Recent cries from Bloomberg and The New York Times of “skyrocketing” medicine prices make for great headlines.
But what’s not being talked about is that these claims are based solely on the list prices of medicines which do not reflect the substantial – and typical – discounts negotiated by insurers and pharmacy benefit managers. Nor do the headlines mention that spending on medicines consistently accounts for just 10 percent of U.S. health care spending – the same percentage as in 1960.
Conversations on costs and so-called “transparency” bills need to move beyond hyperbole and provocative headlines to examine the impact of our nation’s competitive biopharmaceutical marketplace. America’s market-based system works to control costs; proposals intending to increase transparency would not only inaccurately portray the cost of developing new treatments, but fail to provide patients with additional information about their own out-of-pocket costs for medicines.
Any honest dialogue on costs needs to take into account the following facts:
- Official government estimates show the cost of medicines will rise at about the same rate as overall health care spending through the next decade. According to Avalere, brand name medicines will represent about 9 percent of spending across all federal health care programs through the next decade. As in the past, hospital spending, not prescription drug spending is expected to be the primary source of growth.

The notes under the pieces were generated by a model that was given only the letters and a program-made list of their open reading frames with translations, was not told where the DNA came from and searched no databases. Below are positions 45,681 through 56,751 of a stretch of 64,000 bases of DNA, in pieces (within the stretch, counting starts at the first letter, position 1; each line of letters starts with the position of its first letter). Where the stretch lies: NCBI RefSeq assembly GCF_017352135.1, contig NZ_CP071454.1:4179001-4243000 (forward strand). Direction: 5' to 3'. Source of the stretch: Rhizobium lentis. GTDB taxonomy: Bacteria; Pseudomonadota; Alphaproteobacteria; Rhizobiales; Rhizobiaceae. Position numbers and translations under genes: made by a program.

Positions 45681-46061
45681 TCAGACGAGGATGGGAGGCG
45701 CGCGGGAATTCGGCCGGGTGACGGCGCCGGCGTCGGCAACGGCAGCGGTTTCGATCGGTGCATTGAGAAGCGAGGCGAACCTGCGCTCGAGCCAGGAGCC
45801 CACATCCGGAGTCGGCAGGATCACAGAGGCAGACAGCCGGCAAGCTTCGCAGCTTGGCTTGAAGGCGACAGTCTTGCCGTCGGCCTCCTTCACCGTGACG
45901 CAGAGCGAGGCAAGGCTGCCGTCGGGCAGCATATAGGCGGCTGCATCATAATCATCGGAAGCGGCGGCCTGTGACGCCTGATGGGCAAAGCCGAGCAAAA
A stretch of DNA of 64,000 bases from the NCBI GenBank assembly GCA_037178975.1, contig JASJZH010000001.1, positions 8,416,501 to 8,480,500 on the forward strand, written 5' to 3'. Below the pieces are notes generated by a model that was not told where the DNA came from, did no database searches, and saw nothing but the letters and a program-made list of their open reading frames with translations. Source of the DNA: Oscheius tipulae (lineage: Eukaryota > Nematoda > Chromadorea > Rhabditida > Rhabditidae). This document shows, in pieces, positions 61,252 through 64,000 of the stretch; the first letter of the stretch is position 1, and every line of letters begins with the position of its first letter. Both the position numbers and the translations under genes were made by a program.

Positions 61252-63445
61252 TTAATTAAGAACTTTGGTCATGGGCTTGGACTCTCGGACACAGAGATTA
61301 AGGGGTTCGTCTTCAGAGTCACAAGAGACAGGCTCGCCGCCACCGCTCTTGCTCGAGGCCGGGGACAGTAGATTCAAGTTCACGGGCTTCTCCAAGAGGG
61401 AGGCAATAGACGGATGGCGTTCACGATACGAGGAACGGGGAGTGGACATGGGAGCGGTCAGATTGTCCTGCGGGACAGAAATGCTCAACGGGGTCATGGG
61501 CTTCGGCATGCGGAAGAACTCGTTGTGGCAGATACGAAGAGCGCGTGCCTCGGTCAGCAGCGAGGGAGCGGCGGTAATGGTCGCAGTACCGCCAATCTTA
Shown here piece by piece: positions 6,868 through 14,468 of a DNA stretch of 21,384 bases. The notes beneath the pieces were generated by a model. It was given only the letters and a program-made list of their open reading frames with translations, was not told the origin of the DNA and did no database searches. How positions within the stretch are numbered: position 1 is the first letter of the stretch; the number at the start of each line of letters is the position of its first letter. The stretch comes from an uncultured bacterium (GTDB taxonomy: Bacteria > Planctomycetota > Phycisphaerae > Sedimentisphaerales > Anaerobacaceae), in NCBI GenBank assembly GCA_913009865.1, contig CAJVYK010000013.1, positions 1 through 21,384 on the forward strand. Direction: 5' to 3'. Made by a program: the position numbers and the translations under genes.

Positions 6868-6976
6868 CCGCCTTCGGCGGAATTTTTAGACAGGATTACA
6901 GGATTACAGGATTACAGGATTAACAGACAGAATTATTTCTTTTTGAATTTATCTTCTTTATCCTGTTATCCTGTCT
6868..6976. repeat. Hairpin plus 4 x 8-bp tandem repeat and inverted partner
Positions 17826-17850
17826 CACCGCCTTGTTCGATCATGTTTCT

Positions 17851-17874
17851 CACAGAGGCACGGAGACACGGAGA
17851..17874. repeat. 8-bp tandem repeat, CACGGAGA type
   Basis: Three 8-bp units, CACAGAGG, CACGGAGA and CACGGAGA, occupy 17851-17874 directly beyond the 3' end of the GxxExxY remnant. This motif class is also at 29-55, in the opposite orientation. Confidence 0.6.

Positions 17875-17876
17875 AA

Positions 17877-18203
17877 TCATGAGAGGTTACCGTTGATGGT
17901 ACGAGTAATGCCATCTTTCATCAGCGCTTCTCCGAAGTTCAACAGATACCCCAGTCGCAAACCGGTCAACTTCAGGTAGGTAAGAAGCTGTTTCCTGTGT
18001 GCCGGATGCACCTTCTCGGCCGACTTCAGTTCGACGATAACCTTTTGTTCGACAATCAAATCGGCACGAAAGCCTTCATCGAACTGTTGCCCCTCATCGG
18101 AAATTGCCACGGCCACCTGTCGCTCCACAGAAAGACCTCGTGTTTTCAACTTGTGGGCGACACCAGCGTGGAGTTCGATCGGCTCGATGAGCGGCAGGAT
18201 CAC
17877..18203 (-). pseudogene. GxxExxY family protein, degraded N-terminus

- The average list price of a medicine typically does not reflect substantial discounts negotiated by insurers. Focusing on list prices for a small group of cherry-picked medicines results in a misleading impression about the overall spending on medicines trend. Medicines are purchased in a uniquely competitive market, where concentrated purchasers use more aggressive cost containment tools than for other parts of the U.S. health care system.
- Competition among brand-name medicines helps to control costs even before the introduction of lower-cost generics. Companies developing medicines race to be first to the market. It is a race because – in most cases – medicines from competitors are already in development. As we saw with recent activity in the hepatitis C market, this race can close quickly. In fact, on average, there is competition on price and clinical effects from other medicines in less than two years. Once the IP protection ends, brand medicines then face additional competition from lower-cost generics and soon from bioisimilar medicines. According to IMS Institute for Healthcare Informatics, $27 billion of small molecule medicines face loss of exclusivity in 2015.
- Significant rebates are negotiated in Medicare Part D. The Medicare Trustees report “many brand-name prescription drugs carry substantial rebates, often as much as 20-30 percent.” In fact, actual rebates have exceeded the Trustees’ projected levels for each year of the program.
- The Medicare Part D coverage gap will go away completely by 2020. It is disingenuous to mention the Medicare Part D coverage gap without acknowledging that it is going away. Since 2010 when discounts began, 9.4 million Medicare beneficiaries have saved over $15 billion – an average of $1598 per beneficiary – on prescription drugs as a result of coverage gap discounts.
Get PhRMA updates on cost of medicines and related issues here.
Topics: Drug Cost, Health Insurance, Part D, Pharmacy Benefit Managers